I realize that in certain cases, using explicit racial equity language may not be the most effective approach. People from communities that have experienced violent racial tension can be triggered by language associated with past trauma, making it more inflammatory than constructive. For example, in Words Matter: Language and Social Justice Funding in the US South, Grantmakers for Southern Progress found that many Southern funders use more muted, nuanced language to garner trust and avoid negative connotations.
That said, there are a number of affinity groups that have chosen to address race explicitly – going beyond coded language such as “inequality” or “lack of diversity.” For example, the Washington Regional Association of Grantmakers (WRAG) is hosting Putting Racism on the Table, a learning series that I have attended on behalf of the Diverse City Fund. WRAG’s president, Tamara Copeland, recently shared why Nonprofits Need to Talk About Race, Not Just Diversity in The Chronicle of Philanthropy.
I would like to challenge all sectoral organizations that care about racial inequity to stretch beyond any conscious or unconscious fear they may have of disturbing their white peers’ discomfort and talk more explicitly about structural racism. If they don’t, the risk is that some foundations may try to embrace systemic change approaches while lacking tools or motivation to undertake the hard work of addressing racial inequity, white privilege and implicit bias.
To build on the frameworks produced by GEO and Exponent Philanthropy, grantmakers can look to the Philanthropic Initiative for Racial Equity, Grant Craft and Funders for Justice for valuable resources on how to combat institutional and structural racism. In 2014, The Foundation Review dedicated a volume to racial equity, and last year NCRP held a popular webinar on how foundations can best support the movement for racial equity. Organizations such as the Interaction Institute for Social Change (IISC), VISIONS, Race Forward and the People’s Institute for Survival and Beyond also offer strong trainings.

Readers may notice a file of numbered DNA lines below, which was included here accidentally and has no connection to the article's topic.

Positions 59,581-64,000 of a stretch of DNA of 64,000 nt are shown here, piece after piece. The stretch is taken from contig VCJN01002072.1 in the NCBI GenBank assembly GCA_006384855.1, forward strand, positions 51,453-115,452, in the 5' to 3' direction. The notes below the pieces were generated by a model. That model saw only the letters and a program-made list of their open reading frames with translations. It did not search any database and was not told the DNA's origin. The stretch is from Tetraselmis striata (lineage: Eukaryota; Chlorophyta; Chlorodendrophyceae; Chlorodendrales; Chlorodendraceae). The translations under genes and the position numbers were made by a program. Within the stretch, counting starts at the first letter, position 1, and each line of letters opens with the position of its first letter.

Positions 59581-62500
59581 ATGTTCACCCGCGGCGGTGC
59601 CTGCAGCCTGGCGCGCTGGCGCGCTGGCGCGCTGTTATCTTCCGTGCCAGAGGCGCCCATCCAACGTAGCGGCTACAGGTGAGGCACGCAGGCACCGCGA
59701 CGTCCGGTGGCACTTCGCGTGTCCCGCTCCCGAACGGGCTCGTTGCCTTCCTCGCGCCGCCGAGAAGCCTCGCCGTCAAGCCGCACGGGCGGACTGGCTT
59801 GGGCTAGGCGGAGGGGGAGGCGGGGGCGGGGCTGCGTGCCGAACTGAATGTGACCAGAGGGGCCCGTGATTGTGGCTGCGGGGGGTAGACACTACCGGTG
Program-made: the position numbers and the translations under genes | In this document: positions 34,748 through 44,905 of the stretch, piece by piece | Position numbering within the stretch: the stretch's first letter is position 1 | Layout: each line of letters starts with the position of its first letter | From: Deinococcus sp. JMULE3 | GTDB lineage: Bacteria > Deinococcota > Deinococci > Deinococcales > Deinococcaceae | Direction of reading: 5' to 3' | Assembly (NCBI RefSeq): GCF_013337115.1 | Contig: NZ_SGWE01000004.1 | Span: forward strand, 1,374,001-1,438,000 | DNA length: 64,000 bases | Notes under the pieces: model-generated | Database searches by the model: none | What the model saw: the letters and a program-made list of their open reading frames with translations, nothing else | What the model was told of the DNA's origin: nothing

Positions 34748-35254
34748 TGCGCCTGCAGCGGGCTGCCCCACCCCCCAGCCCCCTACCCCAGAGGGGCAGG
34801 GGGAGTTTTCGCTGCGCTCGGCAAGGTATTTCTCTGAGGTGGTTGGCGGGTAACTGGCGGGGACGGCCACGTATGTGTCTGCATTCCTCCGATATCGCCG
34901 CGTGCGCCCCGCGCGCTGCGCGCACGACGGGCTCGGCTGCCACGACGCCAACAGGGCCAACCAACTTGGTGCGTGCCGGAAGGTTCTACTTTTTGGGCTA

As a white person on my own learning journey, I encourage white leaders to promote racial justice by following these five steps offered by NCRP’s executive director, Aaron Dorfman, and to learn about the organizing and educational work being done by Showing Up for Racial Justice (SURJ) across the country.
We cannot afford to skirt the issue of race because of fear or discomfort. From slavery and the plantation economy, to Birmingham and Selma in the 1960s, to Ferguson and Charleston today, people of color are dying because of the color of their skin. So philanthropy, let’s talk about race.
Caitlin Duffy is the project associate for Philamplify at the National Committee for Responsive Philanthropy (NCRP). Follow @NCRP and @DuffyInDC on Twitter and join the #Philamplify conversation.
Image by Marc Wathleu, modified under Creative Commons license.